what type of 4wding is nt??

Submitted: Wednesday, Jan 18, 2006 at 10:05
ThreadID: 29828 Views:2456 Replies:8 FollowUps:5
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can ne one tell me what type of 4wding northern territory is???when a track says "experience drivers" only...what sort of experience??we do lots of hill climbs etc....but is it mainly corrigation and rutts driving needed??...going to do oodnadatta - finke-alice,mereenie loop etc....going in a 80 series....laura
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Reply By: Member - David 0- Wednesday, Jan 18, 2006 at 10:25

Wednesday, Jan 18, 2006 at 10:25
The biggest challenge for most of these tracks (roads) is that they are remote. The other concern is usually they are very long distances and it is possible to get up to high speeds, then encounter ruts and holes disguised by bulldust etc. Experienced driver can read (sometimes subconciously) the little tell tales signs of impending holes and ruts froma distance. Inexperienced drivers have one thing as their friend- low speed. ie keep the speed low and you will be safer.

Your vehicle should be well prepared. if you are unsure, take it to a 4wd mechanic and tell him what you intend to do and ask him to inspect. You should carry enough water for several days as you can be stuff for 3 or 4 days if something goes wrong or the weather turns bad on the rmote tracks.

Take more than one spare tyre and tyre repair equipment. Run your tyres at 26-28 psi and TAKE YOUR TIME. If you break down stay with your vehicle. If you are really concerned and it is your first time then do a tag along tour or travel with friends who are more experienced.

AnswerID: 149345

Follow Up By: Member - David 0- Wednesday, Jan 18, 2006 at 10:43

Wednesday, Jan 18, 2006 at 10:43
stuck for 3 or 4 days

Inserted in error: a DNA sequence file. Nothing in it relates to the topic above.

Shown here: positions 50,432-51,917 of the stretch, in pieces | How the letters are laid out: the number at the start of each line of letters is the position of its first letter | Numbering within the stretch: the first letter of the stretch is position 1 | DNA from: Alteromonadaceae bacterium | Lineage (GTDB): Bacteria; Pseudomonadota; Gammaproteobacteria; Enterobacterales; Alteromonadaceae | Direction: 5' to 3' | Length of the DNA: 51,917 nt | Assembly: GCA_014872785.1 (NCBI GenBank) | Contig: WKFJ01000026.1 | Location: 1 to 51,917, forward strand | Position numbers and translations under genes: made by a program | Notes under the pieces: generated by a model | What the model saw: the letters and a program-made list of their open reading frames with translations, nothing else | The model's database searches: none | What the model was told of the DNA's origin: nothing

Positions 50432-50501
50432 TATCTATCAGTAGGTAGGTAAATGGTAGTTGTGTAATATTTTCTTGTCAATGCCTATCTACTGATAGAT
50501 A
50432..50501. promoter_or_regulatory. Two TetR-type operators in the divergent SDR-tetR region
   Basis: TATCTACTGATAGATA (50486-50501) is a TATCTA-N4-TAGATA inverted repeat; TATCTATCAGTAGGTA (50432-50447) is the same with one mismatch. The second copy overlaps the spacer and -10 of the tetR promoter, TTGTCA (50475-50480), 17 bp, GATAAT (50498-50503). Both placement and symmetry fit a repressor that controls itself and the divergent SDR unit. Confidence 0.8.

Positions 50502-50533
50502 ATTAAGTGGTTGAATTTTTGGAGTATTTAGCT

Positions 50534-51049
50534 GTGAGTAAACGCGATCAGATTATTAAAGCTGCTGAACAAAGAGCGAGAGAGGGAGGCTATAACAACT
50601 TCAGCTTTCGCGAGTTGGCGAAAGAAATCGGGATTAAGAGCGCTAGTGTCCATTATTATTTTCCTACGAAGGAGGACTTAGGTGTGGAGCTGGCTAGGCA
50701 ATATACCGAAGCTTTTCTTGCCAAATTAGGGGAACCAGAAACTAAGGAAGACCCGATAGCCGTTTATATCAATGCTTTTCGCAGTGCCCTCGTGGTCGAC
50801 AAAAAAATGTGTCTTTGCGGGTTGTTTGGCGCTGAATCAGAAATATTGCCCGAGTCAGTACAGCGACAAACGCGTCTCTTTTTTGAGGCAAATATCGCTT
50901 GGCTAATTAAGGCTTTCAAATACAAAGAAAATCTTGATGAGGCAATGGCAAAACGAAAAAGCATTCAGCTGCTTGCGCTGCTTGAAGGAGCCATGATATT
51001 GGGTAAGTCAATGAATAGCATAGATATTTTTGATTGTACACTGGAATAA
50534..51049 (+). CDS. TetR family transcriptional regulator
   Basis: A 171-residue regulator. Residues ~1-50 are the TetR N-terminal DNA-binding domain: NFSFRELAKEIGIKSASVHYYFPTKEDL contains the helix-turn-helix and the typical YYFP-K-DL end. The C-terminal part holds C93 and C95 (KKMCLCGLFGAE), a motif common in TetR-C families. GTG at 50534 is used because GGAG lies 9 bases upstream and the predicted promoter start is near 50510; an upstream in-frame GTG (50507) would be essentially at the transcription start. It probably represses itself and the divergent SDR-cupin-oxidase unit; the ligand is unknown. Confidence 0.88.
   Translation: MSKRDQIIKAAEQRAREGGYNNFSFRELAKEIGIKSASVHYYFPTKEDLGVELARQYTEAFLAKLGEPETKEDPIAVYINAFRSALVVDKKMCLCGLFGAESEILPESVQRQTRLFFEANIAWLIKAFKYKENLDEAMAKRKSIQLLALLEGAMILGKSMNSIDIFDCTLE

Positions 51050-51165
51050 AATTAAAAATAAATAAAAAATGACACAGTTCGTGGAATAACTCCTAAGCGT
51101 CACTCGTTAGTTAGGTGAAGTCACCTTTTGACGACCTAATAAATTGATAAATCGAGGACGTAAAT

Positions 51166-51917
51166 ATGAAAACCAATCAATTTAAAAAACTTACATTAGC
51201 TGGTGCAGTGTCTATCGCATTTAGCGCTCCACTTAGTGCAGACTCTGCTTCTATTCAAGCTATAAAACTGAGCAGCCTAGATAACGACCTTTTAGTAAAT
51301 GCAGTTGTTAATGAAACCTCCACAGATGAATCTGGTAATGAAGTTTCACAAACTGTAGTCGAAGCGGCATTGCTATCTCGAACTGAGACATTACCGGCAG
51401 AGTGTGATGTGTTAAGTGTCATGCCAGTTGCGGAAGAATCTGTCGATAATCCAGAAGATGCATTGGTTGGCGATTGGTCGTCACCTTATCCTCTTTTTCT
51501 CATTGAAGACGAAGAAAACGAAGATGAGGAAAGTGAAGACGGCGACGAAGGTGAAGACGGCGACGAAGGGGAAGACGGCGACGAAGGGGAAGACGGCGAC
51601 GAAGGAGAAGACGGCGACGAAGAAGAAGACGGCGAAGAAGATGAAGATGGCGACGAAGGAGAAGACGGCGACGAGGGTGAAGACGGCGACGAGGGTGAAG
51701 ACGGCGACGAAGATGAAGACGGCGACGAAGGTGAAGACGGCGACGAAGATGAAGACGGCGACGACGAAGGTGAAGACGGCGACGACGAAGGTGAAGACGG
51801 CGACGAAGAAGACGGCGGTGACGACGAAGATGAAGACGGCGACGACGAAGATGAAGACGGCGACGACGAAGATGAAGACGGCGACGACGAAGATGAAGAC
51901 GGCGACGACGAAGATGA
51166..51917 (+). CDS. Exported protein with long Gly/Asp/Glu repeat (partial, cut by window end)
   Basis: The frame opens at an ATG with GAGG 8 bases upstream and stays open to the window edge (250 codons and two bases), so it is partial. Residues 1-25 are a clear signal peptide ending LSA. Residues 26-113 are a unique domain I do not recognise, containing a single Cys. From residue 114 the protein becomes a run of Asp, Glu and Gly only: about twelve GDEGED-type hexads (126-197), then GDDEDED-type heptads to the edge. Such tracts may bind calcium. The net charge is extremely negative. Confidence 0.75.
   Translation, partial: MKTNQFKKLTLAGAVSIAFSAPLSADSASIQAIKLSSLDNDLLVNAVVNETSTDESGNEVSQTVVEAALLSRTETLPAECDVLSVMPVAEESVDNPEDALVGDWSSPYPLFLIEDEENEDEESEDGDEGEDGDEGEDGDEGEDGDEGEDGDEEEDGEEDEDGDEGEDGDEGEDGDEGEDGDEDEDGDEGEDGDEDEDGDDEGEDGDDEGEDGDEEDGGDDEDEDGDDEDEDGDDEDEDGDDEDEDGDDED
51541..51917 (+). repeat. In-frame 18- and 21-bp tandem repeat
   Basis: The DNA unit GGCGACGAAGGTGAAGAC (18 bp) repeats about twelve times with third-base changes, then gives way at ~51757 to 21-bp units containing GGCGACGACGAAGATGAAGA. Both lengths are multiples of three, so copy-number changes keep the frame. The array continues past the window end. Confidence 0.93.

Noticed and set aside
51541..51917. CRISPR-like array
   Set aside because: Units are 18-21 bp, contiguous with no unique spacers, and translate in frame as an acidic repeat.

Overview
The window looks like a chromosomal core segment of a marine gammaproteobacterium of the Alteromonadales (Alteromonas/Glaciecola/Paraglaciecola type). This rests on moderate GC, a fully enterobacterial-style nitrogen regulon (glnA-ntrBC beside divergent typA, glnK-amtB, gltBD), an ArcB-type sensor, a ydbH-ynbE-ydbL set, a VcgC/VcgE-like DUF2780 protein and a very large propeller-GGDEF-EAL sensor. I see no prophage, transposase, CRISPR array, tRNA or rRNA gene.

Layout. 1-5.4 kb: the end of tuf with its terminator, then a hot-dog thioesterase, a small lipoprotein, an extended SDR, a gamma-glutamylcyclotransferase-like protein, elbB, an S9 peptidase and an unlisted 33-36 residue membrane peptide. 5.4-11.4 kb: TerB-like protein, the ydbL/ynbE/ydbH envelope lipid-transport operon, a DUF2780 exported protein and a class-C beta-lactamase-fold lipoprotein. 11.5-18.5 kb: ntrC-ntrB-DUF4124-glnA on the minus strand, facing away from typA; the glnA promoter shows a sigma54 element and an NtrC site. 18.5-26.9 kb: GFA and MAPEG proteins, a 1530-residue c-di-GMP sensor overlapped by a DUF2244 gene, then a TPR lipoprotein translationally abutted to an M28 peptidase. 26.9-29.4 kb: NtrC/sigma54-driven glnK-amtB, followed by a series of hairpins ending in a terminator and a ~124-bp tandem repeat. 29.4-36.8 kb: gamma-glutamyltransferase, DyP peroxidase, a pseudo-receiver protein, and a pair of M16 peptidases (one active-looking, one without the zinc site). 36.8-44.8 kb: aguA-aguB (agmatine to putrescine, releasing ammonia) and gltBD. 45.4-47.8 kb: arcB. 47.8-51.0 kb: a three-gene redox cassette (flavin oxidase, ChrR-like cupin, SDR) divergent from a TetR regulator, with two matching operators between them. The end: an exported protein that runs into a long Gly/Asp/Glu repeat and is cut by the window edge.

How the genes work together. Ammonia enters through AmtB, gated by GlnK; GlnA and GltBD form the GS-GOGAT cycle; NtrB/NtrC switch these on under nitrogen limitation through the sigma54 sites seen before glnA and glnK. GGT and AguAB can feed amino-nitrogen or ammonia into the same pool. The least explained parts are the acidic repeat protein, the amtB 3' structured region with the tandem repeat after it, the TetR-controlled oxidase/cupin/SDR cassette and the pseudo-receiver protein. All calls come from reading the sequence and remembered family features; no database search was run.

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Reply By: Rod W - Wednesday, Jan 18, 2006 at 10:31

Wednesday, Jan 18, 2006 at 10:31
"Experience Drivers" is a very broad statement to cover a diverse range of situations and requirements, like be prepared for;

long distance and/or remote area travel.
be prepared for constantly changing road/track conditions.
be fully selfsufficient ie food, water, clothing, fuel, tool and basis spare parts etc.
if something happens be prepared to wait for help.
know your capabilities and limits.
know your vehicle's capabilities and limits.

I'm sure others will add to this list.

The term "Experienced drivers" goes way beyond the short one day crash and bash trips.
AnswerID: 149347

Reply By: richopesto - Wednesday, Jan 18, 2006 at 12:32

Wednesday, Jan 18, 2006 at 12:32
Hi flora,

I went to WA and NT with little or no 'experience' in heavy duty 4wding. I found after some practice, advice and general common sense, that care, caution and common sense outweigh all other factors. Dont be scared to go anywhere, just be reasonable. If its dry weather its mostly just dusty. But when it rains, it can get very messy (and potentially dangerous)
I took every recovery item known to man except a motorised winch because I was by myself. I travelled up through Normanton to Arnhem land from Birdsville, right across the TopEnd, Roper Bar, throughout the Kimberley including the Gibb River Road (not recommended ! take the highway) and I must mention the now infamous (at least in my book) 'Selwyn Track' out of Boulia - 2- 3 feet of nonstop bulldust for 100km+ !! - now that was a 'gripping' learning experience !